Decimal Arithmetic FAQ
Part 6 – Miscellaneous Questions
When the exponent is zero, you need as many decimal digits as there are binary bits in the significand of the binary floating-point number (you get one power of two in each digit).
For example, the 64-bit IEEE 754 binary floating-point format (often called a ‘double’) has a 53-bit significand (52 bits explicit in the format and one implied). To represent this exactly needs 53 decimal digits.
Here’s a brief proof-by-example:
Consider the double which has all ones and an exponent of zero; that is, the binary fraction 1.1111111.... (53 one bits in all). That has the value 20 + 2−1 + 2−2 + .... + 2−52.
Now consider the first and last terms of that expansion:
20 = 1
2−52 = 0.0000000000000002220446049250313080847263336181640625
The total must be less than 2, so the first term (1) provides the leftmost digit of the total. Also, no term is smaller than 2−52, so there will be no digits further to the right than those of that term. The sum of these two terms is:
which has 53 digits.
Using a power of two
Note, however, that if we can assume a multiplier of 2−52 then we can express the same number exactly instead of as a decimal fraction by using the expression
9007199254740991 × 2−52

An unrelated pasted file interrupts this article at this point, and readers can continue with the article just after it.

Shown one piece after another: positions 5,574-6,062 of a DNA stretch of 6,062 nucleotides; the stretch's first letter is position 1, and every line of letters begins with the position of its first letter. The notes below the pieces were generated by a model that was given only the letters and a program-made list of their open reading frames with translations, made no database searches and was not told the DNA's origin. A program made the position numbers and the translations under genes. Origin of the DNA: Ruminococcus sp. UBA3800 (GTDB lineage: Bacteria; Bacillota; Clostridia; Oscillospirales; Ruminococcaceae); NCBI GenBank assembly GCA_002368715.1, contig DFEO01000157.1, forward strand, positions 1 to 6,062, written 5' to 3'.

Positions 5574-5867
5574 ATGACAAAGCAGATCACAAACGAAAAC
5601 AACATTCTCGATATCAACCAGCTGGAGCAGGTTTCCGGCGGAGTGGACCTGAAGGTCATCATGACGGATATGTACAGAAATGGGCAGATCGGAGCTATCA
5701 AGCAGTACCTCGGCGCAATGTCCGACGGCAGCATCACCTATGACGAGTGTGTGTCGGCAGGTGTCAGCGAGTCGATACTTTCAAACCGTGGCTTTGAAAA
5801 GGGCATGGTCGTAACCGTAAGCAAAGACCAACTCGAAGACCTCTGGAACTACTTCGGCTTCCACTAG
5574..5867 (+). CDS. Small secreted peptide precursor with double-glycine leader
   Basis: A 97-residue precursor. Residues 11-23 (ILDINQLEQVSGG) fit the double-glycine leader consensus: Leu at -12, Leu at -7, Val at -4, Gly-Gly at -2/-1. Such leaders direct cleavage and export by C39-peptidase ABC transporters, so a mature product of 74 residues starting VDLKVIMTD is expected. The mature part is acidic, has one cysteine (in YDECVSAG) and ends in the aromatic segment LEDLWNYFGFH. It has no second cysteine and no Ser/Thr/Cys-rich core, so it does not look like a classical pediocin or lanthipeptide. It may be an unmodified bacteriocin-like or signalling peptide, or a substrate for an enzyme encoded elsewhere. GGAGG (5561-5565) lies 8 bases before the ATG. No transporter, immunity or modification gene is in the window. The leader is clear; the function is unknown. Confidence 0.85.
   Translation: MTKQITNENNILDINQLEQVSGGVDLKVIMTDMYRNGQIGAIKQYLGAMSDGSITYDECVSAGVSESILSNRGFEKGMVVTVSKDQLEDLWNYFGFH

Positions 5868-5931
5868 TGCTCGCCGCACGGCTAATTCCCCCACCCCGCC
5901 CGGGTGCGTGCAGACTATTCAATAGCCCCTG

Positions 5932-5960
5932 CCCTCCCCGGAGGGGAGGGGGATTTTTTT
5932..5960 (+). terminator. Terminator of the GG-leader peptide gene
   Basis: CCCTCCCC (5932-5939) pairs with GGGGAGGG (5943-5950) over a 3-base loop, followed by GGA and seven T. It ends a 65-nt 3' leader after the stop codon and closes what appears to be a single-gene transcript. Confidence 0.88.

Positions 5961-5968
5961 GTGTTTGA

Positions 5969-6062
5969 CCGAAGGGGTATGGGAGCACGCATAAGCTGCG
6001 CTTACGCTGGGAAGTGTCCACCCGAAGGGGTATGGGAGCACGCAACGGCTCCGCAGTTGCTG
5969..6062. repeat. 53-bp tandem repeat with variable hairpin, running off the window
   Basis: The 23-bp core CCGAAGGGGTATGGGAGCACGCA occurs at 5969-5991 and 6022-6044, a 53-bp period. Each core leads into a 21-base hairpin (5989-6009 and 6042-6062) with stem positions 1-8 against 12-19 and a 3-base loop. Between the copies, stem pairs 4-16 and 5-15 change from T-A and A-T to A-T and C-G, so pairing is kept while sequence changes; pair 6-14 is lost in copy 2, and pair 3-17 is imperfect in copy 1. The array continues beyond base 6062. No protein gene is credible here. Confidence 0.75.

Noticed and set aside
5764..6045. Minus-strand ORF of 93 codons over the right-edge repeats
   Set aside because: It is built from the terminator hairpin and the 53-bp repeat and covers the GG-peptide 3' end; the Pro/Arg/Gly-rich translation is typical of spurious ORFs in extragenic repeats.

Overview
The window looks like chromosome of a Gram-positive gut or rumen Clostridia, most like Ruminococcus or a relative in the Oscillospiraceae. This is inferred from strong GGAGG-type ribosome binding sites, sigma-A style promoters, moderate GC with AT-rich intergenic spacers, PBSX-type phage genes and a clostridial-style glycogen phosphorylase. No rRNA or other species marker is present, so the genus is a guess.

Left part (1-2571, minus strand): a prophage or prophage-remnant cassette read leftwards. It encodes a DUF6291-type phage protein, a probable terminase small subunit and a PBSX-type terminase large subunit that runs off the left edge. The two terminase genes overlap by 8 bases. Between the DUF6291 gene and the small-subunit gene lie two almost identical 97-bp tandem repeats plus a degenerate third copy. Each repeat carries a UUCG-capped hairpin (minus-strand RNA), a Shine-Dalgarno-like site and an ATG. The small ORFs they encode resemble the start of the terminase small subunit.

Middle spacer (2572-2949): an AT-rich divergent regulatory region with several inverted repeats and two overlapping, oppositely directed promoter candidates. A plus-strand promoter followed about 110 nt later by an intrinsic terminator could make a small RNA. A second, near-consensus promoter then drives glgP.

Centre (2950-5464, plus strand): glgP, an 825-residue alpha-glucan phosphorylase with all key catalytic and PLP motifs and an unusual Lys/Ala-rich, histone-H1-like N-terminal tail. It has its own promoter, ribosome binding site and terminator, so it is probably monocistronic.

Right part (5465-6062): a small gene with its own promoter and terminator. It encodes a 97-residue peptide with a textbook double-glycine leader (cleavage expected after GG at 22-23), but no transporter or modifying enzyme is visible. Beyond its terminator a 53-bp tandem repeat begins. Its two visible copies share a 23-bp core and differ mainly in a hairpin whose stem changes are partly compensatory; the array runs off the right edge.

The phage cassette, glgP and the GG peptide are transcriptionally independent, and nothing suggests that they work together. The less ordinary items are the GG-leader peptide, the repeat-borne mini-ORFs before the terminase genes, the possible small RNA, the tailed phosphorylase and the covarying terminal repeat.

which needs only 16 digits. But, if the value2 −52 is written out in decimal the expression becomes
9007199254740991 × 0.0000000000000002220446049250313080847263336181640625
There are 37 significant digits in the right-hand term, again giving a total of 53 significant digits.
See also see item 2 in an earlier answer for a couple more examples where you need over 50 digits for the exact conversion of a binary double to a decimal fraction.
Additional digits may be needed when the exponent is non-zero; probably up to 63 or 64 (again, one digit for each bit of information in the original number). Leading zeros (depending on the chosen format for the result) may also be needed.
As described in the last answer, representing a binary floating-point (BFP) number as an exact decimal number needs as many decimal digits as there are bits in the binary number.
However, far fewer are needed for a safe reversible conversion (that is, converting a BFP number to decimal and then back to BFP giving the identical BFP to that which one started with). For the 64-bit IEEE 754 binary floating-point format (‘double’), it’s 17.
Why 17? Think of the significand as a 53-bit integer. This can have (simplifying slightly, but erring on the safe side) 253 different values. All we need to do is convert each of those values to a different decimal digit sequence (and ensure that converting back gives us the original binary integer). To do that we need a decimal number that can encode 253 or more values.
253 is 9007199254740992, which has 16 digits. To accomodate edge cases when taking into account the exponent it turns out one more digit than that is needed, which is 17 digits.
For more detail on this, see the Conversions section of links at the General Decimal Arithmetic page, especially Steele & White’s paper and others which cite it.
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